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The Last Christmas (2010)
If you're in the right frame of mind, this movie can be quite enjoyable.
Obviously made for television with commercial breaks, it's funny when the music soars and the scene fades out at regular "peak" moments, only to resume two seconds later with everyone frozen in position. "Action!"
The characters are classic: the clever good girl, the tramp, the manipulative patriarch (in an ascot, no less,) the tipsy aunt, the mysterious foreigner, the taciturn hardbody with a past.
From the very beginning, you anticipate an Agatha Christie knockoff where the characters will perish one after another, but this is only "Ten Little Indians" if one of those snowbound characters had been adept at CPR and Heimlich and the victims simply required a Tylenol.
Finally, test your screen writing skills by trying to say the next line before the characters. You are correct, Sir!
This movie is fun, if you're in the proper mood. Consider a double bill with Charles Bronson in "White Buffalo."
"Skip it"? Are you kidding?!?
Here's a chance to see some smooth moves out of John Travolta, dancing with the lovely Linda Fiorentino. There's a great soundtrack that's apparently impossible to find at less than sky-high prices. There's an impressive early performance by Glenn Quinn, who died too young, and a look at Heather Graham and Gwyneth Paltrow when they were still fresh-faced ingénues. The setting is a little bit "Last Picture Show" meets "Cider House Rules" and there's an interesting surface skim of race and class structure in the '50's. The story line could have been meatier, but having spent two hours today with "Ultraviolet," I was grateful enough for the linear progression.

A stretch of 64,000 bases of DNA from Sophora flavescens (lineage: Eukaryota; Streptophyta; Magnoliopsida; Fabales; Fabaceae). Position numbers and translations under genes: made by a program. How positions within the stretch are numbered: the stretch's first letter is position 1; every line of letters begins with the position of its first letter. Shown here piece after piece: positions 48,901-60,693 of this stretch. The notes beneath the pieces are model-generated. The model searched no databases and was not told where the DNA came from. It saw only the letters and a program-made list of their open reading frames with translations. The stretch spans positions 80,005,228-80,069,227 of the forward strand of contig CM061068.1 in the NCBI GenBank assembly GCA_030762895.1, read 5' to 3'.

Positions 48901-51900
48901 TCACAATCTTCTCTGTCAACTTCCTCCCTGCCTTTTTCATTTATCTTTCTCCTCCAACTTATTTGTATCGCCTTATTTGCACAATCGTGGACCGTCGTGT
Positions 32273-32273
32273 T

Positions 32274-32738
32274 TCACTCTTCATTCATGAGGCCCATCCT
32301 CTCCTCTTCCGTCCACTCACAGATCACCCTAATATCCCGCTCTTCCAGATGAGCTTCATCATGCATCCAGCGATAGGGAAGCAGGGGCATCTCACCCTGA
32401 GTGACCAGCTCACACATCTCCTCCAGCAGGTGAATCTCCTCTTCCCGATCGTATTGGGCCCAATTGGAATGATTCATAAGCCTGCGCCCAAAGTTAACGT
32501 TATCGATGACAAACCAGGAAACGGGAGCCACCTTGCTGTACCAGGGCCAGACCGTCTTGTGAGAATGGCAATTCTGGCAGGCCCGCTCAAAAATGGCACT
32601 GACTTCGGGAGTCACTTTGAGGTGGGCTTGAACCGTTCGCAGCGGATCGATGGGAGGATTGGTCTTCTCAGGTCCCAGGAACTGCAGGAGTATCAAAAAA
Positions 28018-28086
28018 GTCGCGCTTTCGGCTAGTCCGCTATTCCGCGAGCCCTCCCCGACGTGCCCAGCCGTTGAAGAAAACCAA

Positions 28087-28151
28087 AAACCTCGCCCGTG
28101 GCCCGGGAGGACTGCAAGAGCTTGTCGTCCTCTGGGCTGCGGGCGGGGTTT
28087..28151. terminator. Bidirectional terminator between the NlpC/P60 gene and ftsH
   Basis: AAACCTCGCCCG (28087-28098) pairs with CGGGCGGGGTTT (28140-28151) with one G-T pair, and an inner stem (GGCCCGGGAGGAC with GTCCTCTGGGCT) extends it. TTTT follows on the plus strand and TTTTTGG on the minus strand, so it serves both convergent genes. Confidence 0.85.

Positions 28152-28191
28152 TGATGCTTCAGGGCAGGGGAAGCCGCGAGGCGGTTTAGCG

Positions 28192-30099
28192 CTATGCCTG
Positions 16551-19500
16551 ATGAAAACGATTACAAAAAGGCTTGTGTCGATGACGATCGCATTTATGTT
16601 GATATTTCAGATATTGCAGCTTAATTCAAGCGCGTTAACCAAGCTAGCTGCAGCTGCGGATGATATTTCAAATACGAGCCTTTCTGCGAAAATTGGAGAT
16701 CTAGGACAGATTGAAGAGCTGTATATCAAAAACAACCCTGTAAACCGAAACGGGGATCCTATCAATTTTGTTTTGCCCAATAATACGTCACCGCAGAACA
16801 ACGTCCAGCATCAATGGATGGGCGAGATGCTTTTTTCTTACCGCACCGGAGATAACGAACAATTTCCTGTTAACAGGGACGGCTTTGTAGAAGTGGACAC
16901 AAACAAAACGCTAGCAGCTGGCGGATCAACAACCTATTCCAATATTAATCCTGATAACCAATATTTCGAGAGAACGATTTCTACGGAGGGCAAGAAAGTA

The Third Miracle (1999)
Here's the third one
They told you the third miracle at the end when she says "You're a priest" and he says "And you're a mother" and the little girl (who's the saint) smiles and trots off.
Through the whole movie, Anne Heche was damaged and bitter about her mother and Ed Harris was disillusioned and shaky about his vocation, but in the end their doubts were overcome and they were both instruments of God in their respective ways. The miracle is that Ed Harris can be joyful in giving first communion to the children and Anne Heche is going to be a great mother.
The point of the movie is that not all miracles are going to be bombs disappearing in mid-air and deathbed patients getting up and walking down the church aisle--that God answers prayers with quiet miracles all the time.